UCLA has cut the number of available student parking permits this fall by hundreds, leaving nearly 1,000 students on the waitlist hoping to be able to drive to class.
Those on the waitlist – many of them transfer or nontraditional students – have resorted to frantic searches for spots in Westwood, or have had to offer big checks to others who can sell them space on campus.
The cut was made to accommodate a growing number of faculty and staff commuters – most of whom are given priority when distributing parking passes. However, this reduction could not have come at a worse time – as UCLA has grown, so too has its commuting class. In fact, from 2008 to 2013, the number of students commuting to campus increased by 5,000.
This leaves UCLA Transportation in the unenviable position of having to accommodate both a growing number of students and faculty. Yet that is not an excuse. This is their job. As such, UCLA Transportation must make clear its plan to remedy this situation, and set a timeline for which that plan will be made available for public critique.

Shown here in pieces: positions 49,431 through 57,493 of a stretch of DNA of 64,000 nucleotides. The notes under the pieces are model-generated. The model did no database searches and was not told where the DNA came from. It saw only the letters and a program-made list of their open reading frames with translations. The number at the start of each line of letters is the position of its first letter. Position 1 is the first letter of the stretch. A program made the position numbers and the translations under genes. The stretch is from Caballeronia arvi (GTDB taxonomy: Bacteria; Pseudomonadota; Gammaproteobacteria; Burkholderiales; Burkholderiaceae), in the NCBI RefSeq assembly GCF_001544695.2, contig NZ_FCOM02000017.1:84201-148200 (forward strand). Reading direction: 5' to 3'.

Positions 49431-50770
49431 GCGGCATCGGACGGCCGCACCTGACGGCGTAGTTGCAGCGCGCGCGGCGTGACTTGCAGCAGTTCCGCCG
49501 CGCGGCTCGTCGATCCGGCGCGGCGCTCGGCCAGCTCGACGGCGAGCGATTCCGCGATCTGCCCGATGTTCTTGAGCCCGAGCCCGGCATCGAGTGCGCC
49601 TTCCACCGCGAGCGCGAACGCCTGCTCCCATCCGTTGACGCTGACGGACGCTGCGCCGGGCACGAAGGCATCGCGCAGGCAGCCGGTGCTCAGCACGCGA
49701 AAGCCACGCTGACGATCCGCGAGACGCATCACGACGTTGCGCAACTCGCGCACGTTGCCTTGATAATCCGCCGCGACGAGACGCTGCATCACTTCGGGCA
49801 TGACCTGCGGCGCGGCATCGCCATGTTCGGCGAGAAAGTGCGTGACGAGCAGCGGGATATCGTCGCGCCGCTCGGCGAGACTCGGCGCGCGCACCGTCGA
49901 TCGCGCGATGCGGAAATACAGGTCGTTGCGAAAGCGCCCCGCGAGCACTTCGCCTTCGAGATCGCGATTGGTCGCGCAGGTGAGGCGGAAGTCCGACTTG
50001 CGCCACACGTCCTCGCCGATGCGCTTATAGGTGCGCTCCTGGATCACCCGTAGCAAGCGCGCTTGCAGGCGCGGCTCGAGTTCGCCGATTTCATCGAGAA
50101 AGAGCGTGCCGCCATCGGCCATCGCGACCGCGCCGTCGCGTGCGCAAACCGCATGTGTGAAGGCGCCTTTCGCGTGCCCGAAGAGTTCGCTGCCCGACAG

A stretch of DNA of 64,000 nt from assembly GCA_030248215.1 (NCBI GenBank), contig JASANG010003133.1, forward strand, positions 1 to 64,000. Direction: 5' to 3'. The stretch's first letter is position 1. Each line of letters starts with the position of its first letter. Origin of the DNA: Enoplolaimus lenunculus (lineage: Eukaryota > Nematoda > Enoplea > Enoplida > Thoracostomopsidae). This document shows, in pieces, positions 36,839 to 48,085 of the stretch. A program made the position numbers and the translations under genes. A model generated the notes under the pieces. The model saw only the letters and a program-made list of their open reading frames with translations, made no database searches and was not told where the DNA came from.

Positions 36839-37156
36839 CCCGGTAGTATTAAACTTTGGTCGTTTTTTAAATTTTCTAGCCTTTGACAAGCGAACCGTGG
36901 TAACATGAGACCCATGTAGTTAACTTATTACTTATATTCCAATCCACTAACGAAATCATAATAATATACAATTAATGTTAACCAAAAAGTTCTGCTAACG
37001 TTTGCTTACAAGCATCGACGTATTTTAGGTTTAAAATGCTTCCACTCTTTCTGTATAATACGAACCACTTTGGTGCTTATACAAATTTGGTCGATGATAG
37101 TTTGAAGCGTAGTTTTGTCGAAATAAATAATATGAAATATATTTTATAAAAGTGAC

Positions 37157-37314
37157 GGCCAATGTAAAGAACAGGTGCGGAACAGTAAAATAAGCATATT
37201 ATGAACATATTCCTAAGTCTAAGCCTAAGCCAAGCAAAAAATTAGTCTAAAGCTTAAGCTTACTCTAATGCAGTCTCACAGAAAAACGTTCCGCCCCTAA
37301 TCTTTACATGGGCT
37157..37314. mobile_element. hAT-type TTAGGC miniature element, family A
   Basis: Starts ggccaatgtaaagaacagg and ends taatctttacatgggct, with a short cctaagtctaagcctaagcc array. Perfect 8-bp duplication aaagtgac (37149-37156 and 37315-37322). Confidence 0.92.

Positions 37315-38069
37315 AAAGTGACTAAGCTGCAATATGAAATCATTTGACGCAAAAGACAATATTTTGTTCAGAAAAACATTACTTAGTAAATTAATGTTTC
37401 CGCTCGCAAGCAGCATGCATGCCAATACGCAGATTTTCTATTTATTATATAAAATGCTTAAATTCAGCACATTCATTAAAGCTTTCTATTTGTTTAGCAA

According to UCLA Transportation’s 2014 “State of the Commute” report, of the 30,000 students that commute to campus, 20 percent drive alone, while only 6.3 percent use vanpool and carpool to get to campus. If UCLA Transportation wants to be proactive, it could work to identify students that live in the same areas and pair them in an attempt to lessen the volume of cars traveling on its streets everyday.
Additionally, the organization could more effectively inform those affected of their options and make an effort to individually counsel students on what their most efficient transportation option is. Right now, those rejected from parking passes were just treated to a terse emails asking them to bike or bus to class.
UCLA Transportation does, in fact, do a good job of offering alternatives to students, and having to mediate a competition between a growing faculty and student commuting population does pose a challenge. However, this crucial part of the campus apparatus is doing itself no favors by leaving a group of students – many of whom already struggle to integrate themselves into campus life – alone and without guidance.
UCLA Transportation can’t make up for failing to see the writing on the wall – or in this case, the extra cars on the street. However, this series of events has provided the agency with the opportunity to turn this into a lesson on sustainability and alternative transport. Without tackling this proactively, UCLA may find itself out of options as well.